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Wheat Tour Starts This Week

Wheat
markets started the week under pressure but managed to work their way back to
last week’s highs by the end of the day Friday. Weather and politics continue
to underpin the wheat complex, and both look like they are getting worse by the
day.

After
a long and brutal winter the spring continued to stay on the cool side. A hard
freeze in mid-April dipped well into the panhandle of Texas and appears to have
done some notable damage.

It always takes awhile to be able to assess freeze damage – at least a week to ten
days. This week, we started to get some reports out of Oklahoma on the extent
of freeze damage in test plots. Damage was as much as 80% in some areas while
other didn’t get any. Generally speaking, it appears that damage in Oklahoma was
more than the trade expected to see.

In
Kansas, the freeze damage has been difficult to estimate, considering the crop
wasn’t as advanced as further south. But the trade does expect to see some
losses there as well.

The
crop tour will be held this coming week, the timing of which will be excellent
for estimating the damage from frost, not to mention the ongoing drought that
is moving well into its third year in the western plains.

Once
the cool spring weather subsided it didn’t take long for heat to build in the
plains, something that is much easier to do if there is little to no moisture.
Hot, dry and windy conditions across much of the plains have sapped much of
what frost didn’t kill.

While
rains have fallen over the last week, they’ve been spotty and in most places
woefully short of being enough to keep ahead of evaporation. Rains are forecast
for this weekend, but after that the forecast turns dry with lots and lots of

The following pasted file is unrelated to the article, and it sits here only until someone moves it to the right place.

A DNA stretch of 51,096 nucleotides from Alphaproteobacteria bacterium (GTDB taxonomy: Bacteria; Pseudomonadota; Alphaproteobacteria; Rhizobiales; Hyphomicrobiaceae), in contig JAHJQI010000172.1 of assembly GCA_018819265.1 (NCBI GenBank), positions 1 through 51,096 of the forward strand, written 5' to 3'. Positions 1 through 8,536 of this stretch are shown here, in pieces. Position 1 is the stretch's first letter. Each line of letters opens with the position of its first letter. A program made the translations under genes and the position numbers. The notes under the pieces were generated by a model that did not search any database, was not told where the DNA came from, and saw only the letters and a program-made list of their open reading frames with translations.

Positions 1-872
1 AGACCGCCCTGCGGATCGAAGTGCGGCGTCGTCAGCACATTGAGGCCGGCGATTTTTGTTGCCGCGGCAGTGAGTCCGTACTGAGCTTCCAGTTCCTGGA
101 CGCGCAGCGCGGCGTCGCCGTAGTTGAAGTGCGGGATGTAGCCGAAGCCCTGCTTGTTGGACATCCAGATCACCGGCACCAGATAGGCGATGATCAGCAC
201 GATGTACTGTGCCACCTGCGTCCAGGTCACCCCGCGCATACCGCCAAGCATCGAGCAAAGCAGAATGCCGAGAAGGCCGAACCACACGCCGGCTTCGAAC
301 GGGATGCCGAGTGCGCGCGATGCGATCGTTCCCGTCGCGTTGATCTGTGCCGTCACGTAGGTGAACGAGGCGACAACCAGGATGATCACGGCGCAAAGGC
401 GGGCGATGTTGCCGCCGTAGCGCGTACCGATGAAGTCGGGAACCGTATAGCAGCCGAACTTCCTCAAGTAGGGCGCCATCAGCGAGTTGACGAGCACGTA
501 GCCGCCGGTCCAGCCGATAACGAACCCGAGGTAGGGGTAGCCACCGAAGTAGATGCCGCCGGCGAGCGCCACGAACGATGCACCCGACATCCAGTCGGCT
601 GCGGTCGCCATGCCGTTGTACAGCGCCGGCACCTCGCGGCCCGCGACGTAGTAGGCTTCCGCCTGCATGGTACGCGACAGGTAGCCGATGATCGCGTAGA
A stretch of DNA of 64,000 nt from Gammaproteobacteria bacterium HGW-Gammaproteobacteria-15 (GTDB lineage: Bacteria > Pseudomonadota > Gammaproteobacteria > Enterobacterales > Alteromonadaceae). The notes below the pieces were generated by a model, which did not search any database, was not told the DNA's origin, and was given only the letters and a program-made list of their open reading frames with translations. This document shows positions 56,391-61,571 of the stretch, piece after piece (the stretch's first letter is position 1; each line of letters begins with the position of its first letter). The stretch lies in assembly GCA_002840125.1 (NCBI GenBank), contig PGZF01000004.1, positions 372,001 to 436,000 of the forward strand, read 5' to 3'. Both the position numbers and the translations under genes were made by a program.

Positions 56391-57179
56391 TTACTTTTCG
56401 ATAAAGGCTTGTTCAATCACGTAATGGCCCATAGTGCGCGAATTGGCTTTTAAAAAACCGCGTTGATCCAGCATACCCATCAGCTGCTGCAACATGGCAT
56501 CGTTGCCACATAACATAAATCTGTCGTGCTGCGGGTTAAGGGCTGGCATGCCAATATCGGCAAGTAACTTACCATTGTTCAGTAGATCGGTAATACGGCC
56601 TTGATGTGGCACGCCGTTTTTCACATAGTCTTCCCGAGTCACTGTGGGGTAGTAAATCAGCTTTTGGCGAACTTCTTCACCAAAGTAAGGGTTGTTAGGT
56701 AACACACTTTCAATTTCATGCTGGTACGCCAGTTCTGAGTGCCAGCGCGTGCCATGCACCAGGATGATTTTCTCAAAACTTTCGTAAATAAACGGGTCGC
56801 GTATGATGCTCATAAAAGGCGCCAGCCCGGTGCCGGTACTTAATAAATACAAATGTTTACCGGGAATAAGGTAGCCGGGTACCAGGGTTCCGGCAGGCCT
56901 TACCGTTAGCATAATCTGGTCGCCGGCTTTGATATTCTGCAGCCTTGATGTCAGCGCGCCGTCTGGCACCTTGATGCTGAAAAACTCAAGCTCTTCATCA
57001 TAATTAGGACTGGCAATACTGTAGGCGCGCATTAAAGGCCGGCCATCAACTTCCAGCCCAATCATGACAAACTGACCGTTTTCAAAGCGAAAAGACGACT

wind. Some suggest the rest of the spring will be dry in the central plains. That’s
a long time for a weather forecast to be accurate but if it does verify, the
southern plains crop is in big trouble.

Europe
had also been trending dry, but recent rains have relieved some of that stress
at least for now. Even Ukraine had some nice widespread rains, bringing much
needed relief to farmers who have enough to worry about as the geo-political
situation remains tense and apparently far from over.

No
one knows how the Black Sea saga will play out, but if the situation
deteriorates further it could cause huge disruptions in a major production and
export region for wheat and corn. This is a very serious issue and the market
has continued to build a risk premium into the wheat and corn complexes.

And
speaking of corn, the planting delays look to get worse as major rains move
through the Midwest this weekend and next week. That said, however, the ground
is also still frozen across much of the northern Midwest and Northern Plains;
and so it was going to be awhile before farmers could get into the field
anyway.

Technically,
the recovery this week after the selling on Monday shows the market is well
supported on breaks. It is also beginning to show more bullish signs rather
than neutral signs. We’re very close to major resistance levels established in
mid-March and momentum appears to be higher.

I
continue to think this market has strong upside potential, and if the weather
continues dry as forecast, the upside could be huge.

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